There are other reasons for scepticism about the Homeric epics as historical documents, or as implying historically authentic backgrounds, for the late Bronze Age Greek world—what scholars conventionally refer to as the ‘Mycenaean’ world after its undoubtedly most wealthy and powerful city. Consider just one: the issue of slavery. In both the Iliad and Odyssey the institution of slavery and its fundamental importance and intrinsic shaming disgrace are fully recognised: ‘when the day of slavery falls upon a man, half his virtue is instantly removed’ (repeated in both poems). But the composers and auditors of the Homeric epics, both before and after they had achieved their monumental poetic form in the eighth or early seventh century BC, had absolutely no idea whatsoever of the scale of slaveholding that was actually practised in the great Mycenaean palace economies of the 14th or 13th centuries BCE. They thought 50 was an appropriately vast holding for a great king, whereas in actuality a Bronze Age Agamemnon could command the unfree labour of thousands.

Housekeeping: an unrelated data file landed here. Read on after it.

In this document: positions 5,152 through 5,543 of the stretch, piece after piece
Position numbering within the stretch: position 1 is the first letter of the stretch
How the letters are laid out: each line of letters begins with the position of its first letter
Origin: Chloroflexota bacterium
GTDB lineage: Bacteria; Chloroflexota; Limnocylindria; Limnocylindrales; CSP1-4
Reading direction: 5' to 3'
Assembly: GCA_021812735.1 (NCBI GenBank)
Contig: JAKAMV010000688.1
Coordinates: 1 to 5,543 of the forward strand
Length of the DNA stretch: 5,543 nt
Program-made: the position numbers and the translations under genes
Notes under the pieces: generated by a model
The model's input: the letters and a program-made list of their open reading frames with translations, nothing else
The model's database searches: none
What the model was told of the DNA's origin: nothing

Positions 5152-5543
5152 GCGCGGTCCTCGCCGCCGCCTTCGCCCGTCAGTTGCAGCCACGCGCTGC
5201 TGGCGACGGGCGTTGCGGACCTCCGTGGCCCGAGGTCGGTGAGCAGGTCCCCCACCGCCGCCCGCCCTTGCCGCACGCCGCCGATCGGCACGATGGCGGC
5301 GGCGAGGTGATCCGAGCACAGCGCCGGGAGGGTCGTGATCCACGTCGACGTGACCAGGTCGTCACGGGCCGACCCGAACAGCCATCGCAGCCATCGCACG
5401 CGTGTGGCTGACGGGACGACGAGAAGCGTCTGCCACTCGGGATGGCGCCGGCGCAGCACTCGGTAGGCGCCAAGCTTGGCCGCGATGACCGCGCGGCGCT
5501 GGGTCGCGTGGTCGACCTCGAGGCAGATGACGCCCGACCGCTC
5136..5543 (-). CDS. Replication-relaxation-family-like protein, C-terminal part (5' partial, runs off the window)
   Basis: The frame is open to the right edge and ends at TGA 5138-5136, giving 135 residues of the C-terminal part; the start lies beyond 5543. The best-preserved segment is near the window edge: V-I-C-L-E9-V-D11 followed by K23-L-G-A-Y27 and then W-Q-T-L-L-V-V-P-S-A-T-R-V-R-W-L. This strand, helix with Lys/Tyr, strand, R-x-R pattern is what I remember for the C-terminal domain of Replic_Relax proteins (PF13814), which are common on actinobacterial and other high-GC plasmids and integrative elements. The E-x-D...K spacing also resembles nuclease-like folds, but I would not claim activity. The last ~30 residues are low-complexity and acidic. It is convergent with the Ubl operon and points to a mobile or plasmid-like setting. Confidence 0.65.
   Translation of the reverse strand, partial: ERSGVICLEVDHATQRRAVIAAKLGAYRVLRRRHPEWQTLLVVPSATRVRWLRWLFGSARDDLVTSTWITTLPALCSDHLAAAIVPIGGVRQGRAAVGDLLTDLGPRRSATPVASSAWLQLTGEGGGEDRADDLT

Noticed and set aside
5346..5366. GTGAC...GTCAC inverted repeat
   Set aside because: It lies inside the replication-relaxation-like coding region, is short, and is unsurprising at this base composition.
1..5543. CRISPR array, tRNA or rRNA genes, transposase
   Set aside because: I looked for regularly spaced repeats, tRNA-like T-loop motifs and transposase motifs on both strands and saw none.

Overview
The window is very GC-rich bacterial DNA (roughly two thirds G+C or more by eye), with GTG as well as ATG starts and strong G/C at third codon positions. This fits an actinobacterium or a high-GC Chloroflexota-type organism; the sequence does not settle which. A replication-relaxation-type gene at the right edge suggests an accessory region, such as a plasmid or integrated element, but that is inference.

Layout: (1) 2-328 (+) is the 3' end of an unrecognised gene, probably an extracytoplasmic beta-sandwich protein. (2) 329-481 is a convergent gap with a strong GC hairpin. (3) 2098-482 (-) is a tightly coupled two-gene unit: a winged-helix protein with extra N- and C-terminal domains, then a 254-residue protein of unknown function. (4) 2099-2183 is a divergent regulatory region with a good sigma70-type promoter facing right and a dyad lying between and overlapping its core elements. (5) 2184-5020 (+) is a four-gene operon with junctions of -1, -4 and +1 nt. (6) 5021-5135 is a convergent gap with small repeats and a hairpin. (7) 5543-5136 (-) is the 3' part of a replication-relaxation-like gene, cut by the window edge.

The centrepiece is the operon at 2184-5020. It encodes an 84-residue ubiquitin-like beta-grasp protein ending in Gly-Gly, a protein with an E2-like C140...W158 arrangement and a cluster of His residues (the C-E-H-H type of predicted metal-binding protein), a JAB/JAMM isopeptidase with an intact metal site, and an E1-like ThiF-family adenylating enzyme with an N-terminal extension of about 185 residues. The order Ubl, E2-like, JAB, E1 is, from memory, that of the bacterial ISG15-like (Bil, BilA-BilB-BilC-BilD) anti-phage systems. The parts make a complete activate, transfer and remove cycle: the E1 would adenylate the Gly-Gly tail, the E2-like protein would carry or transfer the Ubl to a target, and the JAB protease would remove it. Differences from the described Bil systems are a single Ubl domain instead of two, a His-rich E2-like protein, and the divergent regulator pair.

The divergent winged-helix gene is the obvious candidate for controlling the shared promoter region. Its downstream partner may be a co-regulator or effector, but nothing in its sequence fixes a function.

In short, I am with those who believe that the world of Homer is immortal precisely because it never existed outside the framework of the Homeric epic poems and their repeated oral performance and eventual scribal transcription and dissemination. And thank goodness for that—for without the ancient Greeks’ belief in a Trojan War, they—and so we—would not have had the genre of tragic drama, one of the ancient Greeks’ most fertile and inspirational inventions, to delight, caution and instruct us. (The great pioneer Athenian tragedian Aeschylus is said to have referred to his plays, over-modestly, as mere offcuts from the banquet of Homer.) There is a world in Homer, a world of literary reception, allusion and collusion, as there is a world of Homer: without them, we should all be very much the poorer, spiritually, artistically, culturally speaking. Homer lives—long live Homer. But as for the Trojan War? Lost, most probably.
Paul Cartledge is A.G. Leventis Professor of Greek Culture emeritus and Senior Research Fellow in Clare College, Cambridge